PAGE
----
Today, Niger deltans feel like they are being taken for a ride by the current administration. Even the National Assembly, which the people should look up to, has failed to assert itself and defend the Law. The result is the restlessness and agitations that we have seen in recent times. In comparison, the North East Development Commission is quietly operating under the Presidency without the drama that has been whipped up at the NDDC. No parallel can be more grievous, that while the NDDC is stymied in State-aggravated confusion, the NEDC is operating without drama. In this, the people of the Niger Delta continue to suffer the physical underdevelopment of our region. The way out is for President Muhammadu Buhari to follow the NDDC Act in constituting its management. Not this drama of an ad hoc IMC.

It should be clear to everyone that no ad hoc arrangement, like the IMC, can pacify the people of the region, since it is in opposition to the established law, which is the NDDC Act of 2000, as amended. That Act takes into cognisance the broad diversity of our region and our peculiar needs, and provides for a Governing Board and other structures to guarantee representation in the NDDC management.

Section 2 Part 2 of the NDDC Act provides for the president to nominate a chairman, managing director, two executive directors and one person who shall be an indigene of an oil producing area to represent each of the following member States, that is: Abia, Akwa-lbom, Bayelsa, Cross River, Delta, Edo, Imo, Ondo, and Rivers states, and three persons to represent each of the non-oil mineral producing geo-political zones.

Other members are: a representative of Oil producing companies in the Niger- Delta nominated by the Oil producing companies; one person to represent the Federal Ministry of Finance; and one person to represent Federal Ministry of Environment. The Act has no provision for an interim management committee!

In August 2019, a few months after he was sworn in for a second term, President Buhari nominated 16 members for a substantive Governing Board in line with the NDDC Act and sent the list to the Senate for screening. The Senate screened and approved 15 of the nominees as members of the Board of Directors of the NDDC.

The broad representation in the Board gave most stakeholders a feeling that the tendency to taking an ad-hoc approach to the NDDC, which was common in his first term, was being put aside. But, just when everyone thought the right thing was about to be done and a substantive board inaugurated for the NDDC, the interim management committee was announced.

READ ALSO: The NDDC Probe: Can Akpabio clean the rot?

And, with it, has come the subsequent drama of corruption allegations, staff victimisation, nepotism, ministerial interference, questionable deaths, paid writers distorting the issues on ground,  resignations, and the unconventional experience of an agency of government threatening an arm of government performing its legitimate functions as provided for in the Nigerian Constitution!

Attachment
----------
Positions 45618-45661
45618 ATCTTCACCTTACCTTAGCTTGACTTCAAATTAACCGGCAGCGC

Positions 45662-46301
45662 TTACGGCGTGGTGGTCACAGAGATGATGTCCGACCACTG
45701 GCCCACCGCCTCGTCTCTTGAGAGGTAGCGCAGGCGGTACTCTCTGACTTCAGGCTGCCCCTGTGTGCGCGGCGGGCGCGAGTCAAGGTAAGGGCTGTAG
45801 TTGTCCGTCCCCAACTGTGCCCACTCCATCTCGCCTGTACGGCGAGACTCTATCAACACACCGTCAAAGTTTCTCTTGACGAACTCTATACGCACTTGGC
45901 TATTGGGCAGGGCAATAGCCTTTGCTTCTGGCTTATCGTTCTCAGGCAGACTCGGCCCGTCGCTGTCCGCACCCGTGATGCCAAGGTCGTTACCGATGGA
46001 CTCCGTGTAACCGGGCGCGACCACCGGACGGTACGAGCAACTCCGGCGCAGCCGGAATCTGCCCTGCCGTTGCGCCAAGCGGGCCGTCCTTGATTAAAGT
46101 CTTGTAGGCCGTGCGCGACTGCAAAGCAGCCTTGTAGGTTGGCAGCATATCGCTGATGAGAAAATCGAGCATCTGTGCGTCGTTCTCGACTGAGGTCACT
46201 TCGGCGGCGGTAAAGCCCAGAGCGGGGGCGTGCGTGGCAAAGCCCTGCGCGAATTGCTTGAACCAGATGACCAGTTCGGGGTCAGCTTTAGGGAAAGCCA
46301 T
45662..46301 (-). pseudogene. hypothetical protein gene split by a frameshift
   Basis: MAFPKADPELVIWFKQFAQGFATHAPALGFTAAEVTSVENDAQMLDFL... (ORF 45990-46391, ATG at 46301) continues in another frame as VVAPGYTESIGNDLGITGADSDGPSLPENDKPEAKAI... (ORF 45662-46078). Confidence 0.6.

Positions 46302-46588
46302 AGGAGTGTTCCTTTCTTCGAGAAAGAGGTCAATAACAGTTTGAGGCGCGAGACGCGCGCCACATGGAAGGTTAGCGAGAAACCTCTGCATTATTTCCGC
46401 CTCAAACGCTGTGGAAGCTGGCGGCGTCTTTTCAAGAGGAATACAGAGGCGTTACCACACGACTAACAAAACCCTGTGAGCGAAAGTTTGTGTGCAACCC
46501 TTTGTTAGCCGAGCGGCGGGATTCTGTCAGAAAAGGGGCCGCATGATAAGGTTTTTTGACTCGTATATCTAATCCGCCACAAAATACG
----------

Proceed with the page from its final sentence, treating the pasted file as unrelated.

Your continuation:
These illegalities and inconsistencies in the way and manner the NDDC is managed are what have produced the media bedlam on the Commission

Going forward, for the NDDC to find its bearing, the federal government should critically examine the situation on ground in the light of the current realities and make adjustments as follows:

  1. The IMC has to be sacked because it is illegal as it is not provided for in the NDDC Law. It serves no functional purpose in the administration of the NDDC as it is not necessary for the forensic audit and should be disbanded.
  2. The NDDC Governing Board, which is provided for in line with the law, should be put in place immediately to run the affairs of the Commission.
  3. The allegations of corruption and abuse of office, which have been made against the IMC, must be investigated by the National Assembly in line with its Constitutional mandate of oversight as provided for in Section 88 of the Nigerian Constitution. The National Assembly should probe these allegations made against the IMC and recover all funds spent without proper appropriation and in negation of extant rules of financial propriety.
  4. The federal government should appoint an internationally reputable audit firm to handle the forensic audit, just as the NNPC audit was done by Price Waterhouse a few years back while the legitimate board and management was still in place. The board and management of the NNPC were not set aside for an IMC in order to do the audit.

In conclusion, President Buhari should as a matter of good conscience, due process and law, inaugurate the NDDC Governing Board and appoint a reputable audit firm to carry out an independent forensic audit, because, as it is, Niger Deltans have no faith in the ministers auditors to undertake an objective forensic audit.

Damian Nwikinaka writes from Port Harcourt.

Vanguard